Actress and playwright Regina Taylor wrote Crowns after getting lost in the photography book Crowns: Portraits of Black Women in Church Hats by Michael Cunningham and Craig Marberry.
“I’m looking at this book and going, ‘Oh my god, I recognize these women, even though I’ve never met them before!’” Taylor told an interviewer. “These women in their Sunday hats, that whole culture, the history of it, the ritual of it.”
Crowns opens Thursday in the Jaeb Theatre, inside Tampa’s Straz Center complex. Taylor’s play explores the complex culture of churchgoing African American women in the southern United States through music – spirituals and gospel – and a loose narrative about a troubled 17-year-old New York girl, Yolanda, who’s sent south to visit her grandmother in South Carolina.
Mother Shaw is a “hat queen”; in her circle, that means she owns more than 100 hats. Each one has its own narrative attached.
Raved the New York Times: “What comes across in Crowns is the sense of authenticity; like Yolanda, you feel that you’ve been transported to someplace real and welcomed there. In the theater, that’s heady stuff.”
There’s a word in the script that sums it up nicely: Hattitude.
“It’s told in an almost poetic way,” says Bob Devin Jones, who’s directing this Tampa Bay production. “So it doesn’t have your normal sort of ‘protagonist and antagonist.’”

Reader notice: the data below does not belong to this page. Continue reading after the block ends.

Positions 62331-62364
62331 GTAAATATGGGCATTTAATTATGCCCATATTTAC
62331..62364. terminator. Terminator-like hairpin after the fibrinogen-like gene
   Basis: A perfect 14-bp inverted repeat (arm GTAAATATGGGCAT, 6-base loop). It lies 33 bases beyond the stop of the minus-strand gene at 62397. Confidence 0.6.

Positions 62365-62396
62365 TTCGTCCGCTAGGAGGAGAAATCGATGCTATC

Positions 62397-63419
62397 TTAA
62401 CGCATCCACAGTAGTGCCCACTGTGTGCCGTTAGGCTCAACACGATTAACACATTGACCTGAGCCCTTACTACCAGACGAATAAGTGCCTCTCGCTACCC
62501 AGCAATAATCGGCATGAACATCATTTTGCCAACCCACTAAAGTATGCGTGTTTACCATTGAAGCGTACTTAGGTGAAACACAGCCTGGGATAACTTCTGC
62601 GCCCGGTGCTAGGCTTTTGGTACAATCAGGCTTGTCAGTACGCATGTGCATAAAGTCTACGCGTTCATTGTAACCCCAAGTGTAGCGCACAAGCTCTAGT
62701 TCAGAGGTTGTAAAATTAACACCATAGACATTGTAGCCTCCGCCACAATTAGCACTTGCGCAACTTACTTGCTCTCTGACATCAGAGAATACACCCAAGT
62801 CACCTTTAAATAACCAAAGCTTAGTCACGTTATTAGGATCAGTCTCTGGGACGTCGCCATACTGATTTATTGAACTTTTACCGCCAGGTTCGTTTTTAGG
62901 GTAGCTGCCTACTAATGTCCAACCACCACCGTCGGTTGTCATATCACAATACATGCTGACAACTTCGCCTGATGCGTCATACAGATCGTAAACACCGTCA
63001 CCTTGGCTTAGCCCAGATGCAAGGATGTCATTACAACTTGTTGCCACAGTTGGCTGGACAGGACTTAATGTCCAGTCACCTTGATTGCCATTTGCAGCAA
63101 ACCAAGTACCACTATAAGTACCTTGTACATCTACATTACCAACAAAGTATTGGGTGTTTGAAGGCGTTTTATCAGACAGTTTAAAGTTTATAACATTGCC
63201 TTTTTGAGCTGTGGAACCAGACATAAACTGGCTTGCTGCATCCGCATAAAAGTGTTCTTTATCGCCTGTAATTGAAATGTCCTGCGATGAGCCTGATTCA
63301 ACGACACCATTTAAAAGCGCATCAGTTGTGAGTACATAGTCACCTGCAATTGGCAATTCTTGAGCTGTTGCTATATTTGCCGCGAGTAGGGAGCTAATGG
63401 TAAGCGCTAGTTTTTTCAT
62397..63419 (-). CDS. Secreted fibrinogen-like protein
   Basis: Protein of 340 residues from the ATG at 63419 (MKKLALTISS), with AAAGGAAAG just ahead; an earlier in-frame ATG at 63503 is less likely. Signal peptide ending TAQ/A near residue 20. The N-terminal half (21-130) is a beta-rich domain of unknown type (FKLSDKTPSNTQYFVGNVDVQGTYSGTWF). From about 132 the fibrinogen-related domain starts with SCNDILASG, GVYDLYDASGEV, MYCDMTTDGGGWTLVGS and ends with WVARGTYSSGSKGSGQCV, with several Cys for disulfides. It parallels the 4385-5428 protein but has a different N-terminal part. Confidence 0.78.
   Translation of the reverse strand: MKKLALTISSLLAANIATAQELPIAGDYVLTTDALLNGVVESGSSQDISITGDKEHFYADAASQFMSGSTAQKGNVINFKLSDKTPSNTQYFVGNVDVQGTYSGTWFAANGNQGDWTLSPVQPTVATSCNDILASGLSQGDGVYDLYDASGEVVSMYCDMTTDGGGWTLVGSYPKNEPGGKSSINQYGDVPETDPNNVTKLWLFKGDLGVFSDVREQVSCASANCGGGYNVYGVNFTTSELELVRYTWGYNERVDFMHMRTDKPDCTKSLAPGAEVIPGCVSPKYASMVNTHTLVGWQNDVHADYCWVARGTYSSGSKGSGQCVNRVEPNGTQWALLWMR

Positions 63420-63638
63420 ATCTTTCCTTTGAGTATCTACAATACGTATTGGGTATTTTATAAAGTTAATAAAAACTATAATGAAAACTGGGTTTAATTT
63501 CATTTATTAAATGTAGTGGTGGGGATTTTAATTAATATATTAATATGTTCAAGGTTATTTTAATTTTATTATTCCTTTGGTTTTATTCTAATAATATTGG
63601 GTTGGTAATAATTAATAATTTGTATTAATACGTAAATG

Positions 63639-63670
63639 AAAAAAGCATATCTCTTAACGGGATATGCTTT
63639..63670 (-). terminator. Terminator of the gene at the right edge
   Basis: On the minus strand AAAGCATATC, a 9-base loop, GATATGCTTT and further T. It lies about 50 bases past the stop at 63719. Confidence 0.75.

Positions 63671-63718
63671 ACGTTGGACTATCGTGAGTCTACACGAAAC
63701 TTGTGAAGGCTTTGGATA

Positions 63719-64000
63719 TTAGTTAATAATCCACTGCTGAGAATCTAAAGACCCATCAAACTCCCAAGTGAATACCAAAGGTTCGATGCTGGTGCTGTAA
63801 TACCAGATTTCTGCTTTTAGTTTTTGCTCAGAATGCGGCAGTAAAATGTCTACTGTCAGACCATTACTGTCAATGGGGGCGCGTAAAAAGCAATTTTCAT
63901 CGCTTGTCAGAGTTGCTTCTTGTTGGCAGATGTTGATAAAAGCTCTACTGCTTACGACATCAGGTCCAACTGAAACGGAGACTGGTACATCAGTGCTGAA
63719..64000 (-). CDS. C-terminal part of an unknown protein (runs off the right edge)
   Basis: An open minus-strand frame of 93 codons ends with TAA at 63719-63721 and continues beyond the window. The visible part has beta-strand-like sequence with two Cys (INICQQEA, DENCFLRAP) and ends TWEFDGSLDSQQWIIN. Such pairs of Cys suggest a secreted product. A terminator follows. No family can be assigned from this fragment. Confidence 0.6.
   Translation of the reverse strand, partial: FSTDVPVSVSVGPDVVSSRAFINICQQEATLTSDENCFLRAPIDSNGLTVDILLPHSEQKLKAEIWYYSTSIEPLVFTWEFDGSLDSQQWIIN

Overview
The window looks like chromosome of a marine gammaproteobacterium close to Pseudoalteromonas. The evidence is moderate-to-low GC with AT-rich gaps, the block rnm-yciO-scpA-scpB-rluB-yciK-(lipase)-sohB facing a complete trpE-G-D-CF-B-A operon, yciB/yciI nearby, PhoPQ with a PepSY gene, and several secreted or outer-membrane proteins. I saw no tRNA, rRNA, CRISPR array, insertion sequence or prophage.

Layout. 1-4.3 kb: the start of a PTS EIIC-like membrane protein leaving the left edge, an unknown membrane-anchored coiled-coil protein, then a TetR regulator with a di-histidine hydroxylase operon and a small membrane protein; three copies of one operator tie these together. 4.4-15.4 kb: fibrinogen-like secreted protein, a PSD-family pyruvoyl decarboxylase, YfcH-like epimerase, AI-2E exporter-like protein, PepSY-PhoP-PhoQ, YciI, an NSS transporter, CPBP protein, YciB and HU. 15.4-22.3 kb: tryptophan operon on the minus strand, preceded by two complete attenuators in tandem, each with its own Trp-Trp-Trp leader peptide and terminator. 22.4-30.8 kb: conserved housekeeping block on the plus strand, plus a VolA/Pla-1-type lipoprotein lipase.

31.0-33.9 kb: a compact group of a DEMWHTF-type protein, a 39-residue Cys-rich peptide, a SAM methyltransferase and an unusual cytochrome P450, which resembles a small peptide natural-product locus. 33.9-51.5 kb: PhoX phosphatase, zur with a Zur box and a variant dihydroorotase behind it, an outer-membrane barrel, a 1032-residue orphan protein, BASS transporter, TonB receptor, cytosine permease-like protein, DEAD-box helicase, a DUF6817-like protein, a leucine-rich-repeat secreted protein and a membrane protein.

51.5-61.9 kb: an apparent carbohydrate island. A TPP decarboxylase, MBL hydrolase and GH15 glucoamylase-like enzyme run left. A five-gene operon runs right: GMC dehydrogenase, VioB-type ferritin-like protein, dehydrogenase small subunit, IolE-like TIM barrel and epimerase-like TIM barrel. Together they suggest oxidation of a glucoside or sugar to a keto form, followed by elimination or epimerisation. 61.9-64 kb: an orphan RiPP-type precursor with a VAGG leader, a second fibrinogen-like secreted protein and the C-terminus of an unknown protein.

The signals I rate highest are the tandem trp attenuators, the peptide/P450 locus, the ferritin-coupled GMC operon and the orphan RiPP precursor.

The metaphor, Jones explains, is that the ladies’ hats – signifying life lessons, signposts and roads well taken – are their crowns. Mother Shaw and the others hope to straighten Yolanda out, “and their activity is to get her a crown – it has to be earned, but it’s spiritually given. And then it has to be spiritually accepted. So you have to be ready for it.”
The cast includes NaTasha McKenzie as Mother Shaw, Lena Morisseau as Mabel, Vette Berrian as Velma, Andresia Moseley as Wanda, Candace Marie Henry as Jeanette and Treshel Johnson as Yolanda. Edward Leonard is also in the cast (as “Man”).
“I’m very blessed and highly favored with this ensemble,” Jones says. “You need good actors and good singers. And I got both.
“I don’t particularly like auditions. I’d rather just meet people and say ‘Let’s work together.’ You know what you know when you know you know it.”
Johnson, he adds, ‘Sings like an angel. Like Minnie Riperton.” And McKenzie “is Mahalia.”
This is Jones’ first time working with Moseley, one of Tampa’s most prolific professional actresses, a frequent collaborator with Jobsite Theater.
At their first meeting, he says, “It was like meeting Viola Davis. I’ve never told an actor at an audition that I wanted to work with her. And so I am.
“In fact, I’m going to write a piece for her – on Marion Anderson, Nine Simone and Leontyne Price. I’m writing three choreo-poems about these three women.”
Jones, who owns and operates thestudio@620 in St. Petersburg, is enjoying this exploration in the world of Crowns.
“It’s been a lovely journey,” he enthuses. And I get to travel to Tampa five, six times a week. So I’ve been to Tampa more times in the last month than I have in the last five years.”
Additional information and tickets here.